Craving a Cold One
Chambers Island Northeast Point Travel Blog› entry 21 of 28 › view all entries
With wind and seas rolling from the south, I paddled southwest to test their feel and to find a more comfortable down-range angle for reaching the northeast corner of Chambers Island. Paddling west to its southern tip - and shortest crossing - would pound the elements into my left side. Any of the occasional rogue and random whitecaps could capsize a kayak or flood its hull, even the Klepper which is a rugged, sturdy, and stable sea kayak. Paddling directly toward my target, the same elements could sweep me into the open waters of Lake Michigan if they suddenly increased. A mile or two off the Strawberries, I found the angle where they would safely work to my advantage and swung the bow to place the NE corner of Chambers dead ahead at six or seven miles.
Open water paddling can be rather boring since there are no references to confirm speed or progress. Each twenty minutes that ticked by on the pocket watch clipped to the left side of the cockpit indicated another mile should have passed. It took a long while to notice my advance. Stopping to drift for a drink and smoke, I glanced back to see that the Strawberries blended into the Door County mainland whose trees were partially submerged by horizon. Another forty minutes passed when details began to finally appear on Chambers: offshore fishing boats, a few buildings, a pick-up truck, and trees flickering silver leaves by the wind.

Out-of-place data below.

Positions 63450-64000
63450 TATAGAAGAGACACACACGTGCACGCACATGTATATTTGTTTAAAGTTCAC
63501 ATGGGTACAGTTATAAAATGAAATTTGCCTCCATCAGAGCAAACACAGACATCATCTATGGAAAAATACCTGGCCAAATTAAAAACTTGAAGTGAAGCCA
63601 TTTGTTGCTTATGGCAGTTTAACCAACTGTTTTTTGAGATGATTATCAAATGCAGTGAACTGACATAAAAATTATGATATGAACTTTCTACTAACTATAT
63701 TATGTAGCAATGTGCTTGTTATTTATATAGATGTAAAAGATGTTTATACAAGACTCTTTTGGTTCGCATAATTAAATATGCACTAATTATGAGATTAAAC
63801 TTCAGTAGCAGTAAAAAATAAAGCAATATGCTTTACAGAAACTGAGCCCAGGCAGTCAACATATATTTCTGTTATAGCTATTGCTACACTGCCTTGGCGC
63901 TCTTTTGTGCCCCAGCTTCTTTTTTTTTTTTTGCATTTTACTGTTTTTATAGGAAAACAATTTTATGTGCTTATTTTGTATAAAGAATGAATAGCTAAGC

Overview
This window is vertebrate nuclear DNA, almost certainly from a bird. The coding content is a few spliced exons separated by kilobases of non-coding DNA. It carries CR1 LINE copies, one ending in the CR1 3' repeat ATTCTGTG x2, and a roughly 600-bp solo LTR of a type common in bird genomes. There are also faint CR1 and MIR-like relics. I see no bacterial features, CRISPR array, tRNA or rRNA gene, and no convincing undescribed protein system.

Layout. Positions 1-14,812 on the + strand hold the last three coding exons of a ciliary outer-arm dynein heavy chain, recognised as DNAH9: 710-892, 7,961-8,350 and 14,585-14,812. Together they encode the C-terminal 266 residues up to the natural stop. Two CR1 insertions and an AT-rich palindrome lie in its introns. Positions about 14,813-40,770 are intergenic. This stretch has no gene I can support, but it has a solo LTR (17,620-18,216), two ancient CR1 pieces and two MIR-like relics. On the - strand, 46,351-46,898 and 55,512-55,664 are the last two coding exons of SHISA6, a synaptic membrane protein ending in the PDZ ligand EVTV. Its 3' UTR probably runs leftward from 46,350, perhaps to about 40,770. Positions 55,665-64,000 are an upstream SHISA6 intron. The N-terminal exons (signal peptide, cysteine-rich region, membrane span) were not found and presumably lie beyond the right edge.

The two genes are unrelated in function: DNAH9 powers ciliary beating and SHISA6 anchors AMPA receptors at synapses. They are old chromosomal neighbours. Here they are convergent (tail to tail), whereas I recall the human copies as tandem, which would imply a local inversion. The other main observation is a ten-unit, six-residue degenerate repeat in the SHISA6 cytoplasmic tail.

Nearing my goal, I was treated to what appeared to be a thick white sand beach. It marked the NE corner of Chambers for a hundred yards or more. When I beached the Klepper to stretch, snack, and pee, I found the white 'sand' to be some kind of crunchy sea shells. They seemed out of place on a freshwater lake. With a cloudless sky and the deeper waters of Green Bay tinted a darker blue, the scene resembled the tropical setting of a Corona television commercial.